24 June 2008

Sergeant Robert Grant was awarded the Victoria Cross for rescuing a fellow soldier during the Indian Mutiny in September 1857, serving with the 5th Regiment ( Royal Northumberland Fusiliers ). After returning to England and following his discharge from the Army Grant joined the Metropolitan Police as a police constable serving in the Kentish Town district of London.

A few years later in 1867, at the age of only 30, Grant died of tuberculosis and as was the case at the time, was hurriedly buried in an unmarked grave, along with nine others, in Highgate Cemetery, North London.

Research carried out by cemetery assistant gravedigger and local historian, Phil Seaton, discovered the unmarked grave of Sergeant Robert Grant VC, buried in Highgate Cemetery, known previously only by the number 15054. This prompted Kentish Town crime prevention officer, Dave King, to press Scotland Yard to honour a man who had served in the Met's old 'Y' Division, based in Highgate, until he died of "inflamation of the lungs".

The culmination of the research resulted in Sir Ian Blair, the Commissioner of the Metropolitan Police, unveiling a headstone over Robert Grant's grave on Tuesday, 24th June 2008. Colonel Simon Marr MBE, of the Royal Regiment of Fusiliers, was the first to honour the new headstone erected and re-dedicated in Highgate Cemetery, followed by members of the Grant family. Fusilier regimental secretary Captain Tony Adamson brought Robert Grant's Victoria Cross to the ceremony from its home in the Royal Northumberland Fusiliers Museum in Alnwick Castle, Northumberland.

Although he tried to advance on Lucknow, Brigadier General Sir Henry Havelock was forced back on Cawnpore, his small force weakened by losses through enemy action and disease, and was compelled to await reinforcements. These arrived under Major General Sir James Outram and increased Havelock's command to 3000 men. The advance on Lucknow was resumed and Havelock's column broke through to the garrison on the 25th September 1857. The loss was heavy with 535 men killed or wounded. Too weak to withdraw, General Outram then took command of the augmented but still besieged garrison.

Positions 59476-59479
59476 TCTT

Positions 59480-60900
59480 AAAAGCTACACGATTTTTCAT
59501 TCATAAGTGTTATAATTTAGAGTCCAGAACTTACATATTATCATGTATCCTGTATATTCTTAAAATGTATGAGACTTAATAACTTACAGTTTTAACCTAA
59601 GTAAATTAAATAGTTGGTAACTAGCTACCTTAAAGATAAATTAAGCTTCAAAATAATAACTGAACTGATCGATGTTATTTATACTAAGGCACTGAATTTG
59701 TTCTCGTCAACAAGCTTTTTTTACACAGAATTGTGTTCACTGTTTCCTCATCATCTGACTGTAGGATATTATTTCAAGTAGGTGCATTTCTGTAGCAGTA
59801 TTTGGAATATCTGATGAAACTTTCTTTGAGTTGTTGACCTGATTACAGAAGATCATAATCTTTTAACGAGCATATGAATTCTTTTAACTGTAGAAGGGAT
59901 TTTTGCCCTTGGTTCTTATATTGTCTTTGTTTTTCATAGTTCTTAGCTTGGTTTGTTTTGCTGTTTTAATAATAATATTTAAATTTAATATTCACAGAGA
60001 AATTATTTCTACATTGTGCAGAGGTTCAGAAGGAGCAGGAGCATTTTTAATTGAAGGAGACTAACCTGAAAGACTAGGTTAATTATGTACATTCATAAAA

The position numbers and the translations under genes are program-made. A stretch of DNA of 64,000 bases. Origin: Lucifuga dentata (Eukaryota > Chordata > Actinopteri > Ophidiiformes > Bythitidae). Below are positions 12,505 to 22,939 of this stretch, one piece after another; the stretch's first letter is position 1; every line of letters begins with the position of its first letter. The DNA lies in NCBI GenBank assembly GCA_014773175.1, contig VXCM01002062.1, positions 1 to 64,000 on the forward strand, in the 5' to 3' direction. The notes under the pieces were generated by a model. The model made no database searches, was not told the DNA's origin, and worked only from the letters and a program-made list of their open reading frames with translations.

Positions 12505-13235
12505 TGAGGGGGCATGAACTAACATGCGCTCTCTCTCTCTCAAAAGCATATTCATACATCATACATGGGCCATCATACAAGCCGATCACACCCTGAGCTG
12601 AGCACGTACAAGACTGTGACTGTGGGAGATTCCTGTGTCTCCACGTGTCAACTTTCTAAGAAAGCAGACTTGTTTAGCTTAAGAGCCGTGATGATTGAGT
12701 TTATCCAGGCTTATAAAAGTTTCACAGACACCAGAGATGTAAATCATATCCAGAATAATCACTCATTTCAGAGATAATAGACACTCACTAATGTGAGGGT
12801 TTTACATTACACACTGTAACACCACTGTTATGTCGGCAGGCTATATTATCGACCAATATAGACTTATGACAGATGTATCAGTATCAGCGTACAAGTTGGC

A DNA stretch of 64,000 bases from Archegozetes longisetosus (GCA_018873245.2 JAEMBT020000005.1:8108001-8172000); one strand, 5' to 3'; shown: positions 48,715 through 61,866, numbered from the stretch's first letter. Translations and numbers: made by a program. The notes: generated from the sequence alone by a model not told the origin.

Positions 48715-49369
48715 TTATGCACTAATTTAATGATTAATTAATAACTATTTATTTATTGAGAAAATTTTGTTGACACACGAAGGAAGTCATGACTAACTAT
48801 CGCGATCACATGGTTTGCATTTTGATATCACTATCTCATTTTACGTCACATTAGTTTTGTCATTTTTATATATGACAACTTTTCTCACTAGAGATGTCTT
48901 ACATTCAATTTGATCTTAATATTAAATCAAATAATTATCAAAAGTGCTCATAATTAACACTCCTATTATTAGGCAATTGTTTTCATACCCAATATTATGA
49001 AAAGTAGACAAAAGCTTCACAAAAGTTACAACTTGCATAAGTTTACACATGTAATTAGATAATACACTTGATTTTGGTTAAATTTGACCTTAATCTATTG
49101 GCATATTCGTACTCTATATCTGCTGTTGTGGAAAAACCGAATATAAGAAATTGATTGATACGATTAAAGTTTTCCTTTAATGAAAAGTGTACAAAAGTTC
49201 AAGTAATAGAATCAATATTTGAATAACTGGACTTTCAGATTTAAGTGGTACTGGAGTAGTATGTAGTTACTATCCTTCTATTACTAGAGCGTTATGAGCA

For the award of the Victoria Cross.

[ London Gazette, 19 June 1860 ], Alumbagh, Lucknow, Indian Mutiny, 24 September 1857, Sergeant Robert Grant, 1st Bn, 5th Regiment.

For conspicuous devotion at Alumbagh, on the 24th September 1857, in proceeding under a heavy and galling fire to save the life of Private E Deveney, whose leg had been shot away, and eventually carrying him safe into camp, with the assistance of the late Lieutenant Brown, and some comrades.

Robert Grant was invested with his Victoria Cross by Lady Hersey at Fort William, Calcutta, on the 12th December 1860.

Medal entitlement of Private Robert Grant - 5th Regiment ( Northumberland Fusiliers )

  • Victoria Cross
  • Indian Mutiny Medal ( 1857-58 )
    • 2 clasps:
    • 'Defence of Lucknow' - 'Lucknow'


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Iain Stewart, 01 July 2008